It is fitting that this Orphic longing is followed by Jenni Fagan’s ‘Philomel @ Nightingale’, an ‘echo’ of ‘A Nocturnal Reverie’ by the aptly named Anne Finch. In this furious song of a story, the narrator monologues her well-founded distrust of the police (‘Who even turns to them now?’) and fear of her sister’s violent husband; to this she adds her dislike of the postwoman, the sun, and technology. Against the backdrop of mysterious broadcasts by a group calling themselves 'the hallowed', she waits for ‘a night for things illicit and vital’ when song will have its ‘chance to pour out of me’.

The next story in the collection is Hannah Lavery’s 'The Idler', written and named after Alice Moore Dunbar-Nelson’s poem about the idler’s mission ‘to lounge and sun,/ And dreaming, pass his long-drawn days away.’ The story, written in the second person, addresses the narrator’s ‘idler’ son and muses on the ways that children and their parents shape each other. Following this is Jessie Greengrass’s ‘The Garden’, an ‘echo’ of an extract from Christopher Smart’s profound and eccentric poem ‘Jubilate Agno’. The story is set amid the silence of a secluded religious community. This very silence, punctuated by bells, is an exercise in both ‘reaching’ and ‘futility’. The precise, habitual silence, is ruptured when the silent figures are ‘outside, in the garden, we are no different to the birds in the branches, and so we let our voices mingle with those of the sparrow and the pheasant, the blackbird and the swift’, leading some to dream of escape from the titular garden.

Cathy Forde and PK Lynch’s stories both deal with love in a time of sickness. ‘He Wishes for the Cloths of Heaven’, P.K. Lynch’s ‘echo’ of WB Yeats’ poem, is a detailed description of the process of sewing a memory blanket, addressed to the speaker’s mother. As the speaker stitches they track their mother’s ‘fleeting comprehension’. We see the stitches that go into a life and the ways that offspring curate and narrate the lives of their parents. Desperately sewing symbols and initials that evoke their mother’s pasts, the speaker feels shut out, like they are chasing their mother and cannot reach her: ‘it’s your memories I’m trying to catch, Mammy.’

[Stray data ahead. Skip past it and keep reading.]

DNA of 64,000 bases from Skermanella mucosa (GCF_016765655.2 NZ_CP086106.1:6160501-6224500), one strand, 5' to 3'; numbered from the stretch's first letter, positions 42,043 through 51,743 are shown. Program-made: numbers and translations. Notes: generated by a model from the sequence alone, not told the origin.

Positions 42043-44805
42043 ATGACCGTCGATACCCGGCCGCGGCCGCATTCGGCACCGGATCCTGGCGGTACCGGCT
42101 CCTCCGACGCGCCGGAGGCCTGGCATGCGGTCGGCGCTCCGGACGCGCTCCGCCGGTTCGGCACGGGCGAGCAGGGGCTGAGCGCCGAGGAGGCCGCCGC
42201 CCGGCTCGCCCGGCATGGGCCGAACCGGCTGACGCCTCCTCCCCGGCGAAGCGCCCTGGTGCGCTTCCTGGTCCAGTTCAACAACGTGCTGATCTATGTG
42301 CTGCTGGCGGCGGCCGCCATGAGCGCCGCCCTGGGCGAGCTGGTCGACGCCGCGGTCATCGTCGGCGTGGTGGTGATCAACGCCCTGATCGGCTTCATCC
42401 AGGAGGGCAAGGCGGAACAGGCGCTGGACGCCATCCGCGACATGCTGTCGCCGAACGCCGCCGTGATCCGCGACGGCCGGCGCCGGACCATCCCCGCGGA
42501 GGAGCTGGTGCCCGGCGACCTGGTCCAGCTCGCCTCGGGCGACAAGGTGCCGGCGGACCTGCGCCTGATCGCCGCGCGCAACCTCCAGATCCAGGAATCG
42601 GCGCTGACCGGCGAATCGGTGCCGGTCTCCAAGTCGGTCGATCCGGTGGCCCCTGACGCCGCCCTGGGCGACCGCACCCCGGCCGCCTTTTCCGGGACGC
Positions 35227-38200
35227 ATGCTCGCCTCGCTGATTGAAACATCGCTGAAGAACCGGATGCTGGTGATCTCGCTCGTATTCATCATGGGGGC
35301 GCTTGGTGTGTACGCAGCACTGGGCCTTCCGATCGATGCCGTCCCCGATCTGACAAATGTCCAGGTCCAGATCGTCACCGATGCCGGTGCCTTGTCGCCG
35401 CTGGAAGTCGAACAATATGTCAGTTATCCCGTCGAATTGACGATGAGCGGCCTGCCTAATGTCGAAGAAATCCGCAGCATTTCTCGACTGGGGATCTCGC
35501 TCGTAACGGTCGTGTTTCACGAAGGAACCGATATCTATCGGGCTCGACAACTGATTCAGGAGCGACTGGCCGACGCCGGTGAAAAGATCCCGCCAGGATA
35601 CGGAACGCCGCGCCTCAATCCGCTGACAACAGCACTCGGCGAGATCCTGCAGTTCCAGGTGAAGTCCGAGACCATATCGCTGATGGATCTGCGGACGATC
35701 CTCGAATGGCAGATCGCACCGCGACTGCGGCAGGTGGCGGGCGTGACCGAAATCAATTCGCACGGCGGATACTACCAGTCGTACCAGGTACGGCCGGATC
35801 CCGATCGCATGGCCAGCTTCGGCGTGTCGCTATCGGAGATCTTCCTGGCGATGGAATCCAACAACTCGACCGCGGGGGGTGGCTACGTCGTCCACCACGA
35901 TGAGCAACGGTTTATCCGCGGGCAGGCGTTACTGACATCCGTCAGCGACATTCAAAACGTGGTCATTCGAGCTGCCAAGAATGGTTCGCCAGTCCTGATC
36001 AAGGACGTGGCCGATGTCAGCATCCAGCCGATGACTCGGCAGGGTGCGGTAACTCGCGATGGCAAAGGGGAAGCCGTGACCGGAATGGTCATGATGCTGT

Similarly, Cathy Forde’s ‘Carpe Diem’ – an echo of an uncredited translation of Horace’s Ode, Book 1, Poem 11, which urges its reader to ‘scale back your hopes to the brief span of life’ and ‘seize the day’ — deals with love and sickness. Her narrator struggles to navigate the difference between ‘Real Joe’, and the reality of her husband Joe, now ‘[r]aging because he’s gone but he’s not and I’m left with what he’s not’. Birdsong is the site of contemplation, the jumping-off point for the volta of this story: ‘a robin keeps his eye on me. Sparrows let me eavesdrop their chat and, before long, I find I am smiling.’

The avian imagery continues in Harry Josephine Giles’s ‘The Grey Eagle’, which ‘echoes’ ‘The Vision’ by Fiona Macleod — a poem that presents an otherworldly encounter with something ‘beautiful and wild’. This epistolary gothic story, filled with ‘fervour’, ‘spiritual frenzy’ and ‘second consciousness’, reveals ‘the matter of Miss Malvina Mackay’ to its recipient. 

Last in the collection is Fred D’Aguiar's ‘On Being Brought from Africa to America’, which ‘echoes’ and calls into question the poem by Phillis Wheatley, an enslaved African-American poet. D’Aguiar’s story is particularly powerful and deals sensitively but critically with the poem, whose first line is ‘’Twas mercy brought me from my Pagan land’. The story presents the playful, wheedling relationship between daughter and father in an environment of immense cruelty and depicts the brutal erasures of ‘name’ and ‘tongue’ and ‘everything that belonged to her’ that were part of the translatlantic slave trade. It is the girl’s playfulness which offers some slim hope at the end of the collection. But, truly, this is ‘swallowed’ amidst the suffering that surrounds her. 

Just as the figures in Greengrass’s ‘The Garden’ ‘let our voices mingle with those of the sparrow and the pheasant, the blackbird and the swift’, the very different voices of the poems and their ‘echoes’ harmonise and ‘mingle’ with one another. Each story rewards rereading and points back towards the reading of the poem it is ‘echoing’. At the end of the collection, one is left with the reverberations between each of the texts, which continue to ‘echo’ long afterwards. 

Phoebe Tee is from South London. Her stories and reviews have appeared in Best Small Fictions 2021, Litro Online, IFLA!, Brixton Review of Books, Lunate, Short Fiction and 3:AM Magazine.